Dancers are an odd bunch.

It may not be obvious to everyone, but dancers typically tend to be a little different from the average person. I’m not just talking about having exceptional posture or the ability to put their hair in a bun at a moments notice. As a dancer goes through their daily life, there are some tendencies that come across as odd. By asking the dance majors at Belhaven University about their opinion on the matter, I was able to create a list of some of those unusual tendencies. If there are some quirky habits that I missed, please comment below!

(NOTE: This post is a bit longer than usual only because there are so many beautifully odd things about dancers).

 

  • Finding ways to stretch in any situation. Case and point: we see a countertop, benches, or any flat surface as the perfect place to stretch out. Clara Grace said, “While shopping this Saturday, I stopped at a bench to stretch out my piriformis. I also preceded to explain what and why I was hiking my leg up on the back of the bench”. Always remember, if a dancer feels the need, they will proceed… to stretch.

 

  • Cracking our hips (or any possible joint) in public. It sounds like we’re breaking, but it feels great. This may come as a shock to you as we’re in the grocery store and then crack our hips while browsing the cereal aisle. As stated previously, we feel the need. That need is due to tightness or tension in that area of the body that needs to be released. It’s actually very uncomfortable for that tension to left alone. This explains the sigh of relief after a dancer cracks their hips, neck, back, or any other joint in their body.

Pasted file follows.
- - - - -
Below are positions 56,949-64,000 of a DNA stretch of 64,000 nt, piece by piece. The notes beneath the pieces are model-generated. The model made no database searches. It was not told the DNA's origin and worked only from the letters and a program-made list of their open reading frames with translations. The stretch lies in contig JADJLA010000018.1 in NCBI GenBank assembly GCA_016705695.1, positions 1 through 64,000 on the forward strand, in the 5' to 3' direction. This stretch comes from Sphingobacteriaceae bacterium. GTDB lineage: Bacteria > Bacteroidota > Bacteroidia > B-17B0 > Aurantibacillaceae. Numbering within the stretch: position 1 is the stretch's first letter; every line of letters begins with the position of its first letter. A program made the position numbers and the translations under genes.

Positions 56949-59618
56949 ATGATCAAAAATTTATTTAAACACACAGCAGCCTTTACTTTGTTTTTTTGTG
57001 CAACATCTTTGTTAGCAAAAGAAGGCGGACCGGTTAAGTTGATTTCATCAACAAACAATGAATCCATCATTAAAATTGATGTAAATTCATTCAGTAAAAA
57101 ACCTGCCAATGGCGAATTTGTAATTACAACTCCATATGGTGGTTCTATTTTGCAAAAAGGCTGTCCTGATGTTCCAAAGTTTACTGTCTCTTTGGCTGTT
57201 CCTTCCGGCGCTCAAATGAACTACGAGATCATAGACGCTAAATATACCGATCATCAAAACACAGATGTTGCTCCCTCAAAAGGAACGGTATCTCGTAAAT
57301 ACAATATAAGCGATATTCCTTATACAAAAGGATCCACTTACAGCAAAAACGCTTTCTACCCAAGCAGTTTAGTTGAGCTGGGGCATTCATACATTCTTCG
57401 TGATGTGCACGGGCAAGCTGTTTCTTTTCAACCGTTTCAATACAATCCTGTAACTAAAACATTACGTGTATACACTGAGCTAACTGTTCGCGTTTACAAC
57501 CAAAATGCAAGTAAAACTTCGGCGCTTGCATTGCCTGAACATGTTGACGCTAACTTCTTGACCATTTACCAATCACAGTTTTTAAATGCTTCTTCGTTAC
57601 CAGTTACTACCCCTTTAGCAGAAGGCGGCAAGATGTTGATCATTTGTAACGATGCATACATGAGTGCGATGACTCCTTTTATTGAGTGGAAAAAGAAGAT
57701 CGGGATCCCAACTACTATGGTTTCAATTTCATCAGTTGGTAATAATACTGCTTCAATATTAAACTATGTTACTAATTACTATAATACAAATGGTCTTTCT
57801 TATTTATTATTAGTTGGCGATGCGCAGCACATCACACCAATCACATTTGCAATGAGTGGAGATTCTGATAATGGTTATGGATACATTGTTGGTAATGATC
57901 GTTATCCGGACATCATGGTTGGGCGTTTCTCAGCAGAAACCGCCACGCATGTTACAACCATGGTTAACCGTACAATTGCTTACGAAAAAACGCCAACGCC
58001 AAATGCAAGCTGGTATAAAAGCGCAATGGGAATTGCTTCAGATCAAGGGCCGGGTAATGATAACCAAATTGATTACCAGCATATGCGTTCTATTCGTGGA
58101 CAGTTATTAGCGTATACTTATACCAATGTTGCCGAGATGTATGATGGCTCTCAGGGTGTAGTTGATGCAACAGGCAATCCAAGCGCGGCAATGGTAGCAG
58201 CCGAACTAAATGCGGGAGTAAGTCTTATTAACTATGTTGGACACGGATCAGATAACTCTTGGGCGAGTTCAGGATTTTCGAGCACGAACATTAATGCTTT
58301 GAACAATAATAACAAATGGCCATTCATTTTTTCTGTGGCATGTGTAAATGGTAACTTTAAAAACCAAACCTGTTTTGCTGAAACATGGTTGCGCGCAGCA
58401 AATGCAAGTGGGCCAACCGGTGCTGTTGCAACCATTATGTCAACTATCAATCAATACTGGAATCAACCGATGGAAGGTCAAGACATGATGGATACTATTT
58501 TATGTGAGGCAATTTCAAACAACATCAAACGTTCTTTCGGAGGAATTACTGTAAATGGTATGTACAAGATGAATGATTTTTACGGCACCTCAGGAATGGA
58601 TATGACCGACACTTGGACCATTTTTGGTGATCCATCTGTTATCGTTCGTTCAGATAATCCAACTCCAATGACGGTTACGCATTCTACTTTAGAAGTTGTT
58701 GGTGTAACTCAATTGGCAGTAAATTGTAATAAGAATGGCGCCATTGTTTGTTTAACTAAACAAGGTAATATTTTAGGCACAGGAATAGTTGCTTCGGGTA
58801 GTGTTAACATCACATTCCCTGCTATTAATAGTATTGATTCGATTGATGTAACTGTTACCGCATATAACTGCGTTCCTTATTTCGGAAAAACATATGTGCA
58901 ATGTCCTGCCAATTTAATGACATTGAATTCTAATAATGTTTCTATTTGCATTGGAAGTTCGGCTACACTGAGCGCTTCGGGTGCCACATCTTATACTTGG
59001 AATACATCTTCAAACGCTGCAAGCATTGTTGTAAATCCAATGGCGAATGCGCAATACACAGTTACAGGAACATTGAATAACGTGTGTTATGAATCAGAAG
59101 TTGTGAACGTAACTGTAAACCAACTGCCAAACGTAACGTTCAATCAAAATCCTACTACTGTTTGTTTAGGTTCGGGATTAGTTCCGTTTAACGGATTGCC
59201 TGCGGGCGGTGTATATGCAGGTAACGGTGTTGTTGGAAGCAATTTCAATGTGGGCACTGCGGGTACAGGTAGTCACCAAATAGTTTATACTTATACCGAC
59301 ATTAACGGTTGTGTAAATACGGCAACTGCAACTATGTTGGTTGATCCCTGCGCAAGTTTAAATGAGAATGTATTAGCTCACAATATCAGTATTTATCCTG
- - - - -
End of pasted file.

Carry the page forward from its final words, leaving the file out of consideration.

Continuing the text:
• The grocery store is our practice stage. Speaking of grocery stores, those empty aisles are just begging for a dancer to practice leaps and turns down them! Those floors are always just slippery enough to turn like we’ve always dreamed, yet possess enough traction for amazing leaps to take place. Plus, every dancer LOVES that an empty aisle means there’s actually space to leap to their heart’s content. Space, especially for tall dancers like myself, is a difficult thing to come by. Dancers are also taught to always seize every dancing opportunity. Therefore we dance!…even at Kroger.   

 

  • Words are not enough. Modern dance professor Dr Wright noted, “I tend to start spontaneously waving my arms about, which I’ve discovered that non-dancers find “unusual.”” I too have found that on occasion I will gesture with enthusiasm while talking. This is because dancing is not just for the studio, it’s for all of life’s situations. When in doubt, dance it out!

 

  • We are obsessed with feet even though we beat up our own on a regular basis. Seriously though, dancers will be the first to notice a person with nice feet. We can’t help from commenting and saying, “You have such nice arches”! To tell you the truth, we get slightly frustrated with those people blessed with “perfect feet”. Carrie Grace mentioned that dancers, “analyze non-dancers feet and say that it’s a shame when they have good arches”, because they have no idea the gift they’ve been given (sigh).